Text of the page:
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If your co-worker is consistently late, slacks off, or helps himself to office supplies from the storeroom, it might leave you feeling frustrated, irritated or even angry. It's often difficult to deal with a co-worker's poor work ethics; however, you don't necessarily have to ignore your concerns. To determine how you should react, you need to assess the situation and do what you feel is best to maintain your own strong work ethic.
Address Your Concerns
No one wants to come across as a goody two-shoes, but there's usually no harm in addressing your concerns directly with your co-worker in a polite, professional manner. Keep in mind that as an employee, you play a crucial role in helping to maintain an ethical workplace, according to the "Ethics in the Workplace" a brochure from the HR Hero website. When you see a colleague acting in an unethical manner, ask to speak with him privately. Never confront a colleague in front of other co-workers, as this can only lead to humiliation and embarrassment. Explain your concerns and ask him if he is willing to change his behavior. There's no guarantee that he will be open to hearing your concerns, but it's worth the effort.
Speak to Your Boss
You also don't want to come across as a tattletale, but speaking with your supervisor might be a helpful way to address your concerns, notes Simon Gibson, who writes the syndicated column, Office Politics 101, which is dedicated to human resources management and appears in British Columbia newspapers as well as online. The chances might be good that your supervisor is already aware of your co-worker's unethical behavior, but he might tolerate it for certain reasons. Perhaps she is a hard worker even though she comes in late, or maybe she has personal issues of which you're unaware. Don't be catty or hurtful; stay focused on the specific concern or problem. Talking to your supervisor in a professional manner provides him with the opportunity to address your concerns and shows that you are dedicated to the success of your workplace.
Turn a Blind Eye
Ignoring your co-worker's unethical behaviors might sound like the last thing a responsible and dedicated person should do. But sometimes -- depending on the specific behavior -- it might be best to let your co-worker create her own destiny. You shouldn't allow yourself to obsess over your co-worker's bad work ethics to the point where his behavior begins to affect your work. In some situations, it's more important to focus on your own performance and make sure that you're doing a good job -- unless your co-worker's behavior is affecting your work -- notes Tim Holdsworth, business analyst and marketing specialist for AlignTech Solutions. Eventually, your supervisor or someone else will pick up on -- and hopefully address -- her behavior.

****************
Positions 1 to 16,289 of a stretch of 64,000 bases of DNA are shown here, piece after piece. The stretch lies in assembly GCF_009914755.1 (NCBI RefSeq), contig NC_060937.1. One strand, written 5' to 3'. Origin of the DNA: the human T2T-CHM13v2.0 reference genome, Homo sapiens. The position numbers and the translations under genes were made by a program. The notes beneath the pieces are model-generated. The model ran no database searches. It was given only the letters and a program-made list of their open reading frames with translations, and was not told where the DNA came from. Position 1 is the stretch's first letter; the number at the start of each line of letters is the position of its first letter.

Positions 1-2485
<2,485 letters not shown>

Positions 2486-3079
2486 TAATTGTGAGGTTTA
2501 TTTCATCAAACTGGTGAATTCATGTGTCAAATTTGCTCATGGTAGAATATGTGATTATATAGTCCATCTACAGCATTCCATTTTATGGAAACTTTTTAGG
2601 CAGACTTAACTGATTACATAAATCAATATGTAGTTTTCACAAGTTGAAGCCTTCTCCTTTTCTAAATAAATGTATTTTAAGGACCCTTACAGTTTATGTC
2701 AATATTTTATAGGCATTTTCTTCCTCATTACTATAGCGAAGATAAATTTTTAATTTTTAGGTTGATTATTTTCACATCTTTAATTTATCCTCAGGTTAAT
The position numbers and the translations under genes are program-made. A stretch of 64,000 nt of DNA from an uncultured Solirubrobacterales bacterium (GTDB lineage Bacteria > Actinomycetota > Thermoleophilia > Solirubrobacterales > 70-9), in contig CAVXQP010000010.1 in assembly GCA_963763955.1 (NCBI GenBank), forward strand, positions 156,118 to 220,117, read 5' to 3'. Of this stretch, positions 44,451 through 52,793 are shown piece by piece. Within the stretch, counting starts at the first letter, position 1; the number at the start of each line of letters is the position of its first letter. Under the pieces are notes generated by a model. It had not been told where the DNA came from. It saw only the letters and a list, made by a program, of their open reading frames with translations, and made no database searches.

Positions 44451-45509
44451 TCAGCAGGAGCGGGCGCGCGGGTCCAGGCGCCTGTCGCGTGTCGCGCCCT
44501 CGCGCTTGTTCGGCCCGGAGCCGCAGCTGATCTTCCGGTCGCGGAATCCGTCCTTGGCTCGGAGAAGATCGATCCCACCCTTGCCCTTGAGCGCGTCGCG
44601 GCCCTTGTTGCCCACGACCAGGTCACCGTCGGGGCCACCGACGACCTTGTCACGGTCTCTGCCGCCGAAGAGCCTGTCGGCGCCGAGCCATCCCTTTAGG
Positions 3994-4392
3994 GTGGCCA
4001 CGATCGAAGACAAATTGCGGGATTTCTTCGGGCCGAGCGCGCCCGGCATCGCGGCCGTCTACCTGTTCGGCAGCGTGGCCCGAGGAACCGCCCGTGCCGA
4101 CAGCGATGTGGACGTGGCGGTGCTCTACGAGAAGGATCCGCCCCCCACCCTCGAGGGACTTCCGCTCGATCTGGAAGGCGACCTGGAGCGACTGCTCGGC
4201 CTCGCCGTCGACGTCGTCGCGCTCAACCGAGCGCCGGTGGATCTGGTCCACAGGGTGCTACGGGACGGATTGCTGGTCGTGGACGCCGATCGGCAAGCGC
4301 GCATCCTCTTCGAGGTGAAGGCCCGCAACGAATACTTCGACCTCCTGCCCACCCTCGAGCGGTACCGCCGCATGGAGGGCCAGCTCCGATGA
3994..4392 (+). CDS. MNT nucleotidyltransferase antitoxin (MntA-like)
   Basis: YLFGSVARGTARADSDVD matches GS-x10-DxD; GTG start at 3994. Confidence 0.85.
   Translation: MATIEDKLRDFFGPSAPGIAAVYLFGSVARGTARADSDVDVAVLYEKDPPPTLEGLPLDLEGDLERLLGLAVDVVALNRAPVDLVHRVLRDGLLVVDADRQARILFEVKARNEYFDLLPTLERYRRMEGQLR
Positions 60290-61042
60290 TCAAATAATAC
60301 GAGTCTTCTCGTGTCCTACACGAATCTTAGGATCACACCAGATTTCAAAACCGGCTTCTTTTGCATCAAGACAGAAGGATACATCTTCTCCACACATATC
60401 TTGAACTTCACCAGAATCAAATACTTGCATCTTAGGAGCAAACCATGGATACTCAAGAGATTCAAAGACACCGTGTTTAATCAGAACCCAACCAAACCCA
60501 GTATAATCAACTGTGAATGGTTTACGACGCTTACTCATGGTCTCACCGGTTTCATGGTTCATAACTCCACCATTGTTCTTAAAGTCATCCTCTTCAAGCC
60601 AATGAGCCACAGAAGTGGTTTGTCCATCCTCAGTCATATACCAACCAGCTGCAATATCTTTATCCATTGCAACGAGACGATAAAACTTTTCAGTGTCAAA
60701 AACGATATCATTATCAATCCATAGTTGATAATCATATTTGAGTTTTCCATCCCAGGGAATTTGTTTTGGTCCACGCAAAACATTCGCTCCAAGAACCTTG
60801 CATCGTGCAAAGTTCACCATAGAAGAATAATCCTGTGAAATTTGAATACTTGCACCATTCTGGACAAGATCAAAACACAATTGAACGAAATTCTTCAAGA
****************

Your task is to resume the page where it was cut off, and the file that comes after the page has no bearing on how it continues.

File a Complaint
Filing an official complaint about your co-worker's unethical behavior could depend on the type of work you perform or the specific behavior. For example, the code of ethics of certain professions, like medicine, psychology or social work, usually includes a clause about reporting a colleague's unethical behaviors, especially if the behavior could cause harm to a patient or to the public. If you're not sure of whether you should file an official report or complaint, you might want to speak to your union representative or an official from your professional board, if applicable.
- HRHero.com: Basic Training for Employees: Ethics in the Workplace
- Office Politics 101: My Co-Worker Has A Poor Work Ethic
- Align Tech Solutions: Part II: Coping With The Five Types of Toxic Coworkers
- Social Work Today: Eye on Ethics: Blowing the Whistle Should You or Shouldn’t You?
- American Medical Association: Reporting Impaired, Incompetent or Unethical Colleagues
- American Psychological Association: Practice Central: Intervening With an Impaired Colleague
Ashley Miller is a licensed social worker, psychotherapist, certified Reiki practitioner, yoga enthusiast and aromatherapist. She has also worked as an employee assistance program counselor and a substance-abuse professional. Miller holds a Master of Social Work and has extensive training in mental health diagnosis, as well as child and adolescent psychotherapy. She also has a bachelor's degree in music.